Things to Note in Two-Party Authorization

1) Some states claim that they have a two-party authorization recording law. However, this does not ratify their recordings as legal. To record, you must:

a) Be aware that you are being recorded.

b) Be able to determine whether or not you are being recorded (i.e., informing every individual of being recorded)

2) Recording others can put you at risk of potential harms, such as:

a) Injuring the person you are recording.

b) Obtaining a false charge (i.e., stalking or harassment, etc.)

3) Some states require a person to obtain the consent of everyone involved in an emergency situation.

Federal Laws

While there is a federal law that prohibits recording phone calls, no state laws prohibit recording police officers. In fact, the Supreme Court ruled in Kentucky vs. Combs, 2012 that it is not illegal to record police officers doing their official duties unless you can be proven to have been interfering with an officer’s ability to perform his or her job.

There are also no federal laws against audio recording in public places. You can record conversations with police officers or other public officials. However, if you are in a private place where only two people are present (i.e., a hotel room), it is illegal to record. If the person being recorded has any expectation of privacy, it is illegal to record without their knowledge and consent.

Video Recording

The legality of video recording on public property is more straightforward than audio recording in the United States. However, some states have specific laws that govern the practice. In Florida, for example, one is prohibited from video recording:

1) An area that is marked off for a certain use or activity (i.e., no private property or state property)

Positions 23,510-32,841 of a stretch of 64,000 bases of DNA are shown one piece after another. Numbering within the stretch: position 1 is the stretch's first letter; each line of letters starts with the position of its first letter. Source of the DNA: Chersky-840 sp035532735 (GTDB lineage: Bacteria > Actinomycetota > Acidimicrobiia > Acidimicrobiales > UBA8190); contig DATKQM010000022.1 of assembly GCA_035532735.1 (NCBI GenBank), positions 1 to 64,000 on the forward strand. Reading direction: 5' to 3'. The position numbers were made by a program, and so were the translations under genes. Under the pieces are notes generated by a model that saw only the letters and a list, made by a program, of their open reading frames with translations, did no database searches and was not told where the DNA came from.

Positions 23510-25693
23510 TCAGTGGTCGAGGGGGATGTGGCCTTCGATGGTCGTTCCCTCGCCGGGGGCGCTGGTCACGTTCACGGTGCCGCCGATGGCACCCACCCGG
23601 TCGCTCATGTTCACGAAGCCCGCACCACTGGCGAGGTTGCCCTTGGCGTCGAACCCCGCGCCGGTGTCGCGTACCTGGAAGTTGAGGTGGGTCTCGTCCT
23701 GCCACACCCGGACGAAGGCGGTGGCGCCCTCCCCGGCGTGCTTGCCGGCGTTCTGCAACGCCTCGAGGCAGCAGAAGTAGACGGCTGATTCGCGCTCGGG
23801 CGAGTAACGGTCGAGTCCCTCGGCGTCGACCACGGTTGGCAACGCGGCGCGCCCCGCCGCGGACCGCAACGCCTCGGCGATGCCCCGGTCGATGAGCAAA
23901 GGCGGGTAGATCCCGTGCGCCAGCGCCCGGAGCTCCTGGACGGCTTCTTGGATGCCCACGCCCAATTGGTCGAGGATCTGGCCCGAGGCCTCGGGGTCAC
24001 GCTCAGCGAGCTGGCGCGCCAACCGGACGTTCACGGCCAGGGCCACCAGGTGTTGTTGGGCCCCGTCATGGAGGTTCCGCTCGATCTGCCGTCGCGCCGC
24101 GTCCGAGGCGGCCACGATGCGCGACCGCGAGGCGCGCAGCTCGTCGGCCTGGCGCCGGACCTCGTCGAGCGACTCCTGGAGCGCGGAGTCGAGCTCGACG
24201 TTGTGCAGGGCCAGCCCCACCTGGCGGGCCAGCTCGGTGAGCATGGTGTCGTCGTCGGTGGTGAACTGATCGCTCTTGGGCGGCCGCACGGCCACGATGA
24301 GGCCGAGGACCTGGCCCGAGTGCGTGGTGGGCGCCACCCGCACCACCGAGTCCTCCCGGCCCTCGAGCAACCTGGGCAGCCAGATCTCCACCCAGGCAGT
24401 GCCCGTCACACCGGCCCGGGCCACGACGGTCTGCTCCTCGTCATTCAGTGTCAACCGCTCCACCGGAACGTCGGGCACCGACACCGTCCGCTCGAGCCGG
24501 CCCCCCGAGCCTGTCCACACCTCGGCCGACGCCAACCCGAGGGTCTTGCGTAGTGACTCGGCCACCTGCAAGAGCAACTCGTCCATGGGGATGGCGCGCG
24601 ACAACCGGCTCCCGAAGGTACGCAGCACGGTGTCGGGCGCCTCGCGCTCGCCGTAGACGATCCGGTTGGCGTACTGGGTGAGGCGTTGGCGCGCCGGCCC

2) A person who is in plain view and visible to the camera.

3) A public meeting.

4) A person (even public officials) who has a reasonable expectation of privacy.

Video recording, in general, is not illegal, but there are exceptions.

Audio Recording

The legality for audio recording on public property is much trickier compared to video recording. In general, it is illegal to record a conversation in any public space without consent unless the person being recorded has a reasonable expectation of privacy. If the people being recorded have no reasonable expectation of privacy, then it is liable. 

It is illegal to record any conversations that occur in a private home (unless you have their consent) or any conversations that are deemed confidential (such as conversations between lawyers and clients). Additionally, it is illegal to record telephone calls with or without the person’s consent being recorded.

If you are recording in a public space, it is essential to be aware of your surroundings. Make sure that you are not disruptive when you are filming. If you want to be safe, ask everyone present for permission before you begin recording.

Is Posting Dashcam Footage Illegal?

The legality of posting dashcam footage online varies between states and at the federal level.

Posting footage of law enforcement or government officials on YouTube, for example, can be illegal.

In many cases, it can be a violation of federal laws to post dashcam footage online without the consent and consent of the person or people recorded.


If you want to feel safe while recording in public, make sure that you are not disrupting anyone around you. Never obstruct traffic or any other walkways, and be aware of your surroundings. However, if you are using a device that is easily accessible by others (i.e., a real iPhone), it might be better to film alone and from a distance.
Ultimately, filming in public is not illegal. However, it is best to be aware of all applicable laws and abide by them.